CFP: The Moon in Human Imagination

"Fly me to the moon" The moon in human imagination
University of Genova (Italy) December 12th-13th 2019

From October 2018 through December 2022, NASA will mark the 50th anniversary of the Apollo Program that landed a dozen Americans on the moon between July 1969 and December 1972.

All kind of events, activities, exhibitions, seminars dedicated to celebrating the first moon landing are understandably spreading everywhere and we want to join the celebrations in our own way.

The moon has always been a source of mystery and enchantment to people of all times and has lit up our imagination for centuries: for writers and poets, the moon has been at one moment a beneficent and comforting presence offering refuge in nocturnal and idyllic landscapes, at the next a silent confidante to secret loves, but also a witness of misdeeds, crimes and mysterious adventures, as well as a power capable of generating werewolves and creatures of the night. From ancient times to modern Western art and literature, the Moon is a recurring subject of poetry and all sorts of artistic representations, an inspiration for mythologies and mysticism, the object of scientific inquiries and a crucial destination for science-­‐‑fiction fantasies. We might say that the attraction our satellite exerts on literature is at least as powerful as its pull on the tides.

The importance of the Moon as a source for the visual arts and literature in all times has long been recognized and, although the theme has been explored before, its influence is inexhaustible.

An international conference is an excellent opportunity for researchers in many different fields to keep exploring our various images of the Moon and to exchange ideas and share experiences and research methodologies.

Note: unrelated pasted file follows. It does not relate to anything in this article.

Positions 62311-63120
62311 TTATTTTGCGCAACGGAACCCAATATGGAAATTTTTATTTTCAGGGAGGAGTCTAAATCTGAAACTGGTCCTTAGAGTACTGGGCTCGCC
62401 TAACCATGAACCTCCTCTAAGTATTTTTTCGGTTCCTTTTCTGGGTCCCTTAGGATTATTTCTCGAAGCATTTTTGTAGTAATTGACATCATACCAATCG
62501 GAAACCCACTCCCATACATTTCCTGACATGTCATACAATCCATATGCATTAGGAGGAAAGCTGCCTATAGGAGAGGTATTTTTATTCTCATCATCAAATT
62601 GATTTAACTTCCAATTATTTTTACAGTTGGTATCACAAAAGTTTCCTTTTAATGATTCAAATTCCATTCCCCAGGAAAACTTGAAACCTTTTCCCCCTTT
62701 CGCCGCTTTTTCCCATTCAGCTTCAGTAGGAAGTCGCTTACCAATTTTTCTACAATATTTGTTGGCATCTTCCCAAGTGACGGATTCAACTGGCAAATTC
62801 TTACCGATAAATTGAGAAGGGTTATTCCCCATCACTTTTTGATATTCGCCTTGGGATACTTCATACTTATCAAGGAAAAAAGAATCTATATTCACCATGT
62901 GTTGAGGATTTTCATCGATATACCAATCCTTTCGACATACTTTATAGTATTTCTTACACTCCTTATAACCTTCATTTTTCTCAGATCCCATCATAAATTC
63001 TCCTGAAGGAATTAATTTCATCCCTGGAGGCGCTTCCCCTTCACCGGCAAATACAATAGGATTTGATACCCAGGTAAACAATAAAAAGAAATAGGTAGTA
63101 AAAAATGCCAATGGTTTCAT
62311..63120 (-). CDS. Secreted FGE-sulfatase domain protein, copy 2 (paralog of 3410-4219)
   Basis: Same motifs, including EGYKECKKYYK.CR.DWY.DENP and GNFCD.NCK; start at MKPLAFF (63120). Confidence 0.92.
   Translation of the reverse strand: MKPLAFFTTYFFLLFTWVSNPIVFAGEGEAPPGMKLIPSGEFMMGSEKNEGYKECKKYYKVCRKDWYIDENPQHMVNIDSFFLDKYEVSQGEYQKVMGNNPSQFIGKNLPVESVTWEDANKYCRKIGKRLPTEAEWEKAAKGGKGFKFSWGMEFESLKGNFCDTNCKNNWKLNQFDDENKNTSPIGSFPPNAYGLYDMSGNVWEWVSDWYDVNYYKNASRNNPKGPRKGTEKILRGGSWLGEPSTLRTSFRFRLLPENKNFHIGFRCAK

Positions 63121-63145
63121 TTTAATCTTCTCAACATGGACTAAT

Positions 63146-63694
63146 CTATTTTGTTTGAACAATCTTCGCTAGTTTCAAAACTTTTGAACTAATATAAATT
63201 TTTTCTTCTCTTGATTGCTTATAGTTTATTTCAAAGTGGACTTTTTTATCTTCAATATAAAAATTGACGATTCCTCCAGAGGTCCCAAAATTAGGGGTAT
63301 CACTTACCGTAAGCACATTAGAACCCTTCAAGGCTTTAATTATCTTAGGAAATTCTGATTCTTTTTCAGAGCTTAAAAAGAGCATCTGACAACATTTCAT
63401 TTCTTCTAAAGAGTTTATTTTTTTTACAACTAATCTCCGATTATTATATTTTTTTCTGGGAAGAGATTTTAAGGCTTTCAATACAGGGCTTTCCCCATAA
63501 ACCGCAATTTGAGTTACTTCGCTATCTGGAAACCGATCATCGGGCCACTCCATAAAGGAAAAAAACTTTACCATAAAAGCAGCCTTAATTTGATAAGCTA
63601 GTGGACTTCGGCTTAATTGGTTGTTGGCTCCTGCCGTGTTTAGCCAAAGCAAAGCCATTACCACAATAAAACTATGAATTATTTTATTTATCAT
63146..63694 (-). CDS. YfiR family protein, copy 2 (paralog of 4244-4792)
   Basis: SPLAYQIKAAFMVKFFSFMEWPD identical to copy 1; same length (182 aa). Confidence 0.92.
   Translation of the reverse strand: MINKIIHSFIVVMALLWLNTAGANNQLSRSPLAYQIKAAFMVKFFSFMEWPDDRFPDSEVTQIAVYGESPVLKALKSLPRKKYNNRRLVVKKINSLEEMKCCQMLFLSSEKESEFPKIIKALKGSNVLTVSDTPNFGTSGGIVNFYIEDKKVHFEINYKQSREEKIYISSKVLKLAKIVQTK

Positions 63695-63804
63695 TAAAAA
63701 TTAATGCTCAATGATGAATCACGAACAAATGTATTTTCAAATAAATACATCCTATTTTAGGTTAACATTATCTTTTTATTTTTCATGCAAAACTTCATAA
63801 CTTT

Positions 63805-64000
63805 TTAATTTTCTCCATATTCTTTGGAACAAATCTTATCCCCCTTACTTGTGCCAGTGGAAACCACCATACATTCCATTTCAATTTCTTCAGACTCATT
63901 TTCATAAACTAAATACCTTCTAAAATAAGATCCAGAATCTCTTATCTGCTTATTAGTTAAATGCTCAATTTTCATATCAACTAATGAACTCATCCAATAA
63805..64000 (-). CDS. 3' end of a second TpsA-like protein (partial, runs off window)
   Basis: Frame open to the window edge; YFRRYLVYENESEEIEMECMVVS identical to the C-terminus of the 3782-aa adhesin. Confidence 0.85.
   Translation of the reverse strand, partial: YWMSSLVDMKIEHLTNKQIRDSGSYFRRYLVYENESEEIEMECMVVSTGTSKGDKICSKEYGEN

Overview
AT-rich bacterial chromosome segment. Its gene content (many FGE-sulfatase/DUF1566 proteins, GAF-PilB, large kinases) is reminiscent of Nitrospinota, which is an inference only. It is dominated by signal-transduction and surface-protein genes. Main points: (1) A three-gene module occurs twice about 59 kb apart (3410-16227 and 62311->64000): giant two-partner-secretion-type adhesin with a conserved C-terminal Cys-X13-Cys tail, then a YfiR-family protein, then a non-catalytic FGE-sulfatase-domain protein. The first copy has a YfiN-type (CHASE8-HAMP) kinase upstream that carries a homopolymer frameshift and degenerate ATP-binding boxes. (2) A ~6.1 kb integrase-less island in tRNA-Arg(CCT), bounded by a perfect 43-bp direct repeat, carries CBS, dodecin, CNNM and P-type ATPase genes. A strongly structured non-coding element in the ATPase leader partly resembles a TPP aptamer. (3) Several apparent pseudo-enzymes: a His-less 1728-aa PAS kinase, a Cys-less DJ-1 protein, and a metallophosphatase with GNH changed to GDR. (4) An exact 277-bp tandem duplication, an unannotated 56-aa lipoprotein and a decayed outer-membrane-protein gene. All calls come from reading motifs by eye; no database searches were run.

The University of Genova, and in particular its Departments of Classics and Italian studies (DAFIST and DIRAAS), invites submissions of articles on the subject of the Moon to be presented at an international conference to be held in Genova on 12-­‐‑13 December 2019.

The deadline for submission is July 20th 20:17 UTC (date and time when the lunar module Eagle landed on the lunar surface).

Using the Moon as a source of inspiration, we invite scholars of Classical Studies, Medieval and Renaissance culture, Modern and Contemporary Literature, History and Philosophy, Music and Musicology, Cinema and Media Studies, to explore and discuss the many different ways that writers, poets, historians, artists, film makers have tried to capture the image of our satellite.

We welcome submissions from scholars at all levels of career, but especially encourage doctoral and advanced students.

Please send a brief curriculum vitae, and a proposal of approximately 500 words to lara.nicolini@unige.it, luca.beltrami@unige.it, lara.pagani@unige.it.

Topics of interest include, but are not limited to, the following topic areas:

  • the Moon in mythology / lunar myths / the Moon and the Poets
  • the Moon in Ancient and Modern Novel and in Scientific literature
  • the Moon in Greek and Roman Literature
  • the Moon in Religion and History of religions
  • Magic of the Moon. The Moon in Magic
  • the Moon in Linguistic, Sociology etc. / Questioning the Grammar: Genre and Gender of the Moon
  • Science of the Moon / Knowledge and Science about the Moon (from Aristotle to Galileo to NASA) /. Animals and the Moon
  • Iconography of the Moon (from the ancient times to space-­‐‑age art) / Moon in Art History / Moon and Moonlight in the visual arts / Lunar landscapes / Visions of the night
  • the Moon in Science fiction, Cinema and media studies (from Verne to Hollywood)
  • Music by Moonlight: the Moon in the Music / Songs about the Moon

Submission guidelines

Authors from all over the world are invited to submit original and unpublished papers, which are not under review for any other conference or journal. All papers will be peer reviewed by the program committee and selected on the basis of their originality, significance, and methodological soundness.

Submitted abstracts can be written in Italian or English (the same goes for the papers).